Ornette: Made in America (Milestone Film & Video, NR)

ornette dvdOriginally released in 1985, this a celebration of the life and music of the great jazz saxophonist and composer Ornette Coleman.

Shirley Clarke didn’t make movies quite like anyone else. Such individuality can be a double-edged sword, as Clarke’s distinctive creative choices no doubt cost her some of the acclaim she deserved as a director, but also strengthened the admiration of those who understood and valued her work. Unfortunately, Clarke’s work has been largely unavailable for years, a situation now being remedied as Milestone Film & Video is restoring her films and releasing them on DVD and blu-Ray.

Ornette: Made in America, originally released in 1985, is a celebration of the life and music of the great jazz saxophonist and composer Ornette Coleman. However, like one of Coleman’s improvisations, Ornette doesn’t take a straightforward path to its goal. This is true from the very opening of the film, as we are shown a young African-American boy (Demon Marshall) walking in and then out of a seedy-looking bar, juxtaposed with applause and the words, “You boys get on out of here.” It is quickly revealed that those words were part of a Wild West reenactment having nothing to do with Coleman other than taking place in the same city, Fort Worth, where he was about to be honored for his contributions to music. The child, meanwhile, is one of two actors Clark will use in staged scenes to represent Coleman as a child (Marshall) and adolescent (Eugene Tatum).

In a more metaphorical sense, the words fit perfectly, because Coleman was told to “get out of here” for much of his life. He was born in Fort Worth and taught himself to play the saxophone, performing with various bands as a teenager. Despite achieving early success, however, he was never content to stick to one style of music, but sought to develop a personal style fusing blues, funk, and bebop. This bucking of convention did not endear him to his fellow jazz musicians, some of whom refused to perform with him. Coleman also helped break down the barriers between classical music and jazz, composing for symphony orchestras and string quartets as well as jazz works with a varieties of instrumentations.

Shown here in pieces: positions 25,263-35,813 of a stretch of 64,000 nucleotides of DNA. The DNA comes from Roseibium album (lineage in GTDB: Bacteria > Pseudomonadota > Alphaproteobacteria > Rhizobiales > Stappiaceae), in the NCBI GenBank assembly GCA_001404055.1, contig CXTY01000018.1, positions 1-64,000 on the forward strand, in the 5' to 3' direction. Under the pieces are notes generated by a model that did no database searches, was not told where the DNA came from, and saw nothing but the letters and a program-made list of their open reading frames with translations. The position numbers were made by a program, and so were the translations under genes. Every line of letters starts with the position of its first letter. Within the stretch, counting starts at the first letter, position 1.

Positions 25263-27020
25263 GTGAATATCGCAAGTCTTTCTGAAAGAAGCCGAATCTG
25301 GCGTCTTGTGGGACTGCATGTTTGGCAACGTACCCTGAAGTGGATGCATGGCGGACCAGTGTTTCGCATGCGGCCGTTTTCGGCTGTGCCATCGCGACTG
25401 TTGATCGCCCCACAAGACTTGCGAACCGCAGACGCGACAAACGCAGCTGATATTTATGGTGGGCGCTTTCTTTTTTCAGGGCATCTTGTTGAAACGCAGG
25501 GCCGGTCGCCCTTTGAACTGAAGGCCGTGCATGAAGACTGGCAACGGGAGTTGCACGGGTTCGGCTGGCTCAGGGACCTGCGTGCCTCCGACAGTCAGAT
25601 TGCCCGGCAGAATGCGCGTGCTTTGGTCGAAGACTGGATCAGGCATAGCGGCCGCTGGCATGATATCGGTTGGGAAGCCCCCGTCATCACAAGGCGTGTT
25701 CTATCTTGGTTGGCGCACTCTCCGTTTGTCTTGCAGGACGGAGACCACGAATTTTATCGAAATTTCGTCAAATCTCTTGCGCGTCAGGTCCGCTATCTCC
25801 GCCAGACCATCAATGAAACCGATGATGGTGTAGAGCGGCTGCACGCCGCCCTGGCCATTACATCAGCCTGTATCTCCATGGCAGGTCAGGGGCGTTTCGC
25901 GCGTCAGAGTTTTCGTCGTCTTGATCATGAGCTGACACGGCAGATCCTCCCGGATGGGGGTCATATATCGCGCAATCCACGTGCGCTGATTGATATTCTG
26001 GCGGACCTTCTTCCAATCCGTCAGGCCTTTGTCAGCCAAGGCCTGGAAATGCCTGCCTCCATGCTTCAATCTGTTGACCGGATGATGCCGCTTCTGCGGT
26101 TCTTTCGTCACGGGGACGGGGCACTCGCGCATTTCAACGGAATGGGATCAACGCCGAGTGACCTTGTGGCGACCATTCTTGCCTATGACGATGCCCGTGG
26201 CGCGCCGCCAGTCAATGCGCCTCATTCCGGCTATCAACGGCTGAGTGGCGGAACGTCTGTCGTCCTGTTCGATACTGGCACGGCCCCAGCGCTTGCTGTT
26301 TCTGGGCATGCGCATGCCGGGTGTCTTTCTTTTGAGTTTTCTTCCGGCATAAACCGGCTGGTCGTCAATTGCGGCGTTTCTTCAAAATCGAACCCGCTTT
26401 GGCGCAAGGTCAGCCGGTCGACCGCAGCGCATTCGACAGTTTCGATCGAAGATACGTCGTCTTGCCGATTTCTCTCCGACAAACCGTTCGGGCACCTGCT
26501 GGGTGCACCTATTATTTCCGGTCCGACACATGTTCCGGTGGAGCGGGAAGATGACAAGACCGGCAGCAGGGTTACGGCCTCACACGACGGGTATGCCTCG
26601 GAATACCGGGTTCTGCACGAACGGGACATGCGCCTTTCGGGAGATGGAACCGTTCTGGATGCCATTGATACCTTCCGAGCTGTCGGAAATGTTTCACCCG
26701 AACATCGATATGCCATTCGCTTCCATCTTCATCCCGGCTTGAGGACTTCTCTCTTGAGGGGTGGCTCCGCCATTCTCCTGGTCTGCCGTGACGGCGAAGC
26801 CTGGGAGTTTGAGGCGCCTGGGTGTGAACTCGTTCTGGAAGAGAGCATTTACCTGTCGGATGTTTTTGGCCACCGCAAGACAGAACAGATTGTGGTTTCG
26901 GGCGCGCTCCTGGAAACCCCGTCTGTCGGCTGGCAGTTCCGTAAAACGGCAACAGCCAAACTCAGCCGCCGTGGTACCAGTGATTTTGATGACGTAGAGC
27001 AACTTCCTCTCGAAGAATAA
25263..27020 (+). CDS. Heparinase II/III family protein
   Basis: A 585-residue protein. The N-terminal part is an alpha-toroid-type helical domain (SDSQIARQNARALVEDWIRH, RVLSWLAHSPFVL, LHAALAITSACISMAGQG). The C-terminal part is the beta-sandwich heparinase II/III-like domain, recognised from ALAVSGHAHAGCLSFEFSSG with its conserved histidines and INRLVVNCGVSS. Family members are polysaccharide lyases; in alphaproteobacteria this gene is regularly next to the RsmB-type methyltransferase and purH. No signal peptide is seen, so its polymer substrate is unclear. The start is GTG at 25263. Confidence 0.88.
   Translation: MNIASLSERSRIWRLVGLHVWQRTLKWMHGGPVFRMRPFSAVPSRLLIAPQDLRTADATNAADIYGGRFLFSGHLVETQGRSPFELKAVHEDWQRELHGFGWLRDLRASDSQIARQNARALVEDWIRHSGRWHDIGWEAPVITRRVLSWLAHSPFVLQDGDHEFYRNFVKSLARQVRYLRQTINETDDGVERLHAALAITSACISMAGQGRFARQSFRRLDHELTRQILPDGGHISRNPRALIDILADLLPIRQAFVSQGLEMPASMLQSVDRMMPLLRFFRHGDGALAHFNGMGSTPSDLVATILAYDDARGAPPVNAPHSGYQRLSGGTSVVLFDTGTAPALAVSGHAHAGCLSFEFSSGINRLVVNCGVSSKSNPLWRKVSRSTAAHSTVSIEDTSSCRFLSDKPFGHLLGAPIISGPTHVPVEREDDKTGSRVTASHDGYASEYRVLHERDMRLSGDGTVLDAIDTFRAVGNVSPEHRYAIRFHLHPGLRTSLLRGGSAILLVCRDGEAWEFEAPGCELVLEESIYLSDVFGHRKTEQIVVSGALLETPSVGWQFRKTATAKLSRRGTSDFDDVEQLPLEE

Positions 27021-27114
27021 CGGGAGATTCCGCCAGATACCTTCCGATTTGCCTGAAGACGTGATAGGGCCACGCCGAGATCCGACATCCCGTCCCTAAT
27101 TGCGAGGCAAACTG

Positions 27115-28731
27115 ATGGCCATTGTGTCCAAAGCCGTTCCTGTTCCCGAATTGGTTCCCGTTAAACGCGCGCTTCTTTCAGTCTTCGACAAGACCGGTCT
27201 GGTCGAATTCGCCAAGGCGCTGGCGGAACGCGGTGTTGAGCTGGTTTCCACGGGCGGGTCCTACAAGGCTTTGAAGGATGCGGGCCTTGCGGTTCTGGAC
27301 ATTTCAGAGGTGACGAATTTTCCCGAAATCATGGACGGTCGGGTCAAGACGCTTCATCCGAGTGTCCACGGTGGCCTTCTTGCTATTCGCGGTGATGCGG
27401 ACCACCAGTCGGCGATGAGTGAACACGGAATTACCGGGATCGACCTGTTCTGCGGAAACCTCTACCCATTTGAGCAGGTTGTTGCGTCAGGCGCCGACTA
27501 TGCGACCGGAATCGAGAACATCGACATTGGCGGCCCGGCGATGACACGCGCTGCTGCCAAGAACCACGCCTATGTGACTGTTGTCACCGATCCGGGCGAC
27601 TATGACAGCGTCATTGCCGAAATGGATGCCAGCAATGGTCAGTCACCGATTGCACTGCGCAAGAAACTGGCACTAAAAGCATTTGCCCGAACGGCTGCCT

We critics often complain that documentaries do not reflect the spirit of their subjects, with the creakiest technical means frequently being applied to the most revolutionary of artists. That charge cannot be laid on Ornette, however, which has more in common with one of Coleman’s jazz pieces than it does with a conventional talking heads/archival footage/voiceover documentary. Even the conventional aspects of this film—including many performance clips identified with ticker-like chyrons—are combined in ways that keep you on your toes because you never know what Clarke will do next. When is the last time you had that experience while watching a documentary?

One particularly innovative aspect of Ornette is Clarke’s use of staged scenes to represent Coleman’s youth and young adulthood. Such scenes are commonplace today, particularly in television documentaries (History Channel, I’m looking at you!), and in fact they are practically as old as documentary film. Well-known early directors such as Edward S. Curtis and Robert Flaherty had no compunction about using actors and scripted scenes in their films, but this approach had fallen out of favor by the 1980s. Errol Morris attracted considerable attention when his 1988 documentary The Thin Blue Line relied heavily on reenactments, but Clarke beat him to the punch.

The sound and image quality on the Blu-ray are both great, and allow you to see what an original artist Clarke really was. Extras include liner notes by Kathelin Hoffman Gray, a Skype interview with Denardo Coleman (Coleman’s son and sometime drummer; 32 min.), a short film combining Clarke’s voice and image with a Felix the Cat cartoon (5 min.), a 1982 video interview with Clarke (58 min.), a 1986 radio interview interview about Ornette with Clarke (28 min.), and two trailers for the film. | Sarah Boslaugh

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